Keli Doe

4th year medical student at the VCU School of Medicine with a concentration in Orthopaedic Surgery. 

Striving & Thriving at VCU Talks to Keli about advice he can give minoritized students in STEM, if he always knew that he wanted to go into STEM, advice for his younger self, and his least favorite STEM course that he has taken.

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An interview with Keli

What advice would you give minoritized students in STEM fields?

The biggest advice I would give to any minority interested in STEM is finding a mentor. I think my experience in STEM would not have been half as successful as it was if I didn’t have minorities who told me which ways to go and which things to generally avoid and which things would be a good investment of my time and which things would be a waste of my time. I think minorities in STEM fields are going to be a minority so it can be difficult to try to find a good mentorship from people who have at least experienced some of the things that you are likely to experience or maybe have already experienced. If you can get someone who has been through the door before you and you can pick their brain, you should do that. That way you can throw whatever tips and knowledge that they have gained over the years into your profile, and you utilize that to help boost you further.

Did you always know that you wanted to go into STEM?

I did since 10th grade. I always had an affinity for math and sciences, so I knew I was always going to work with numbers in one way or another. It wasn’t until my human anatomy class in sophomore year that I was convinced I wanted to pursue medicine.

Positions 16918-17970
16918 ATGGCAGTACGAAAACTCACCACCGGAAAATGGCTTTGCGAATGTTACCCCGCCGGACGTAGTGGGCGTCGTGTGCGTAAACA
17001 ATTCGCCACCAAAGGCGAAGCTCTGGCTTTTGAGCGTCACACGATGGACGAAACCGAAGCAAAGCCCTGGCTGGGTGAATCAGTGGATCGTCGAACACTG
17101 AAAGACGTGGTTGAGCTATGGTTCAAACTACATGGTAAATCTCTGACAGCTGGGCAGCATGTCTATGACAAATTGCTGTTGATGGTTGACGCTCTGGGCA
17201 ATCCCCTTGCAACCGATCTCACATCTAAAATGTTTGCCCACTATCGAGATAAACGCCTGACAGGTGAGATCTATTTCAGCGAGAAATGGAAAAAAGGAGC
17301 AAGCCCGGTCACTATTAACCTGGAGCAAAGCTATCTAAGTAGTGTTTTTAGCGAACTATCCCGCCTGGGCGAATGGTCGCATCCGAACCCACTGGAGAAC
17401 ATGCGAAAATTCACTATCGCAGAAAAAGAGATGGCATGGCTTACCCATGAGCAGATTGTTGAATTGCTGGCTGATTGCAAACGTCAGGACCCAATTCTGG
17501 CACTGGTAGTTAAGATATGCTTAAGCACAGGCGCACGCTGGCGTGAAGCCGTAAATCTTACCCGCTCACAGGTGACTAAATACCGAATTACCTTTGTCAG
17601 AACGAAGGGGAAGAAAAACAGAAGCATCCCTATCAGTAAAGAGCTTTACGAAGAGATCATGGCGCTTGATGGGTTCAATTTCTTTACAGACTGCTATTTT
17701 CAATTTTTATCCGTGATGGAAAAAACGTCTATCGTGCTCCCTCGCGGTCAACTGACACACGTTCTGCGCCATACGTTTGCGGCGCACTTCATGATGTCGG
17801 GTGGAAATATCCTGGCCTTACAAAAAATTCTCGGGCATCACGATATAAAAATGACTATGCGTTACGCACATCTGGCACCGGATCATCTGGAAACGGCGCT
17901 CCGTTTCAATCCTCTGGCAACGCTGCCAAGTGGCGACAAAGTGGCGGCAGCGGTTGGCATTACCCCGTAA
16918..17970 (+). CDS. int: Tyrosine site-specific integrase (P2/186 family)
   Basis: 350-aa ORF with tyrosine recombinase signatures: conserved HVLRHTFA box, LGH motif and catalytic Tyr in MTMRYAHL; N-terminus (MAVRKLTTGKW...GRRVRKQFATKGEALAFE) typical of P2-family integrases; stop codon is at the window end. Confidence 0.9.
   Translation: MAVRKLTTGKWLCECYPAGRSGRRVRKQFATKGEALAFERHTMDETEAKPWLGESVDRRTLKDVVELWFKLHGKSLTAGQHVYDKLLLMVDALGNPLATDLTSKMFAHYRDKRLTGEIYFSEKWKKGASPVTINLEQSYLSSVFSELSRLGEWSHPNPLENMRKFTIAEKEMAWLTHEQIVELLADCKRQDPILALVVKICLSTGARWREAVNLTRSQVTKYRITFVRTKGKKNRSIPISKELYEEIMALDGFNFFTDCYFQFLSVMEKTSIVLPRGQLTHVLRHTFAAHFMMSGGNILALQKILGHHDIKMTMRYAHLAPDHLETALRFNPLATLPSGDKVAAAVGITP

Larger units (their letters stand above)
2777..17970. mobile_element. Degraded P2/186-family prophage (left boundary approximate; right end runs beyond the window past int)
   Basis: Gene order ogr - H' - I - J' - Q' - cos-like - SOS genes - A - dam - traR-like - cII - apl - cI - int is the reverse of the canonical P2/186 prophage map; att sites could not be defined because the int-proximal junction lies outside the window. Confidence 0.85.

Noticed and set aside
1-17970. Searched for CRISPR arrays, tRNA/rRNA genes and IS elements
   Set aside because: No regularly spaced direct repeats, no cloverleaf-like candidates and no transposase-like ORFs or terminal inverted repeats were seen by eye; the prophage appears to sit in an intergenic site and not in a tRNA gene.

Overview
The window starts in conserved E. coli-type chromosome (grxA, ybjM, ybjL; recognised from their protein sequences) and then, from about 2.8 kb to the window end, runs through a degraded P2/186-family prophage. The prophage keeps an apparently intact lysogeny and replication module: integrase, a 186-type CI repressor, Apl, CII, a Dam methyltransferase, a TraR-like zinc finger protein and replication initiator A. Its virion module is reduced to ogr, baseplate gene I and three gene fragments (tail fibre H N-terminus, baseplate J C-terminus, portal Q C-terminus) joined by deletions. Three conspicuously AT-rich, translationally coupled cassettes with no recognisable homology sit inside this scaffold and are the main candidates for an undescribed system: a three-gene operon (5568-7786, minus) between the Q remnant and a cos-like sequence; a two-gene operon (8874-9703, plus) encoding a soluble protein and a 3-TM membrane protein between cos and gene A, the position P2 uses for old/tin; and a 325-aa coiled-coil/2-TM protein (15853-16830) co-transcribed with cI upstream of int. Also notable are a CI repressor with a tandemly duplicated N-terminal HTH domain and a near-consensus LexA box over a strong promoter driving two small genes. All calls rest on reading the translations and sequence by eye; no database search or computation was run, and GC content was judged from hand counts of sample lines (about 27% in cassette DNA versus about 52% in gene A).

What is some advice that you’d give to your younger self?

Patience. I think I got caught up in the destination or wanting to get to the destination. I’ve always been a destination person, not a “enjoy the journey” type of person. If you have a negative stance or negative take on your own self-esteem and abilities, that puts you at risk for perpetuating cycles of self-defeat. For me, I would’ve told myself back in the day, it’s not the end of the world if you don’t get straight A’s, it’s not the end of the world if you don’t ace every exam. It’s a marathon it’s not a sprint. It’s better to be patient and take care of yourself mentally than it is to stress myself out burning myself out trying to constantly beat my head against textbooks.

What has been your least favorite STEM class that you have taken?

My least favorite STEM class was probably dermatology, I can’t. Skin is gross, pimples are gross, zits are gross. Anything that “pops” is gross. Flakiness is gross. I appreciate the function and I appreciate dermatologists and what they do but it ain’t me.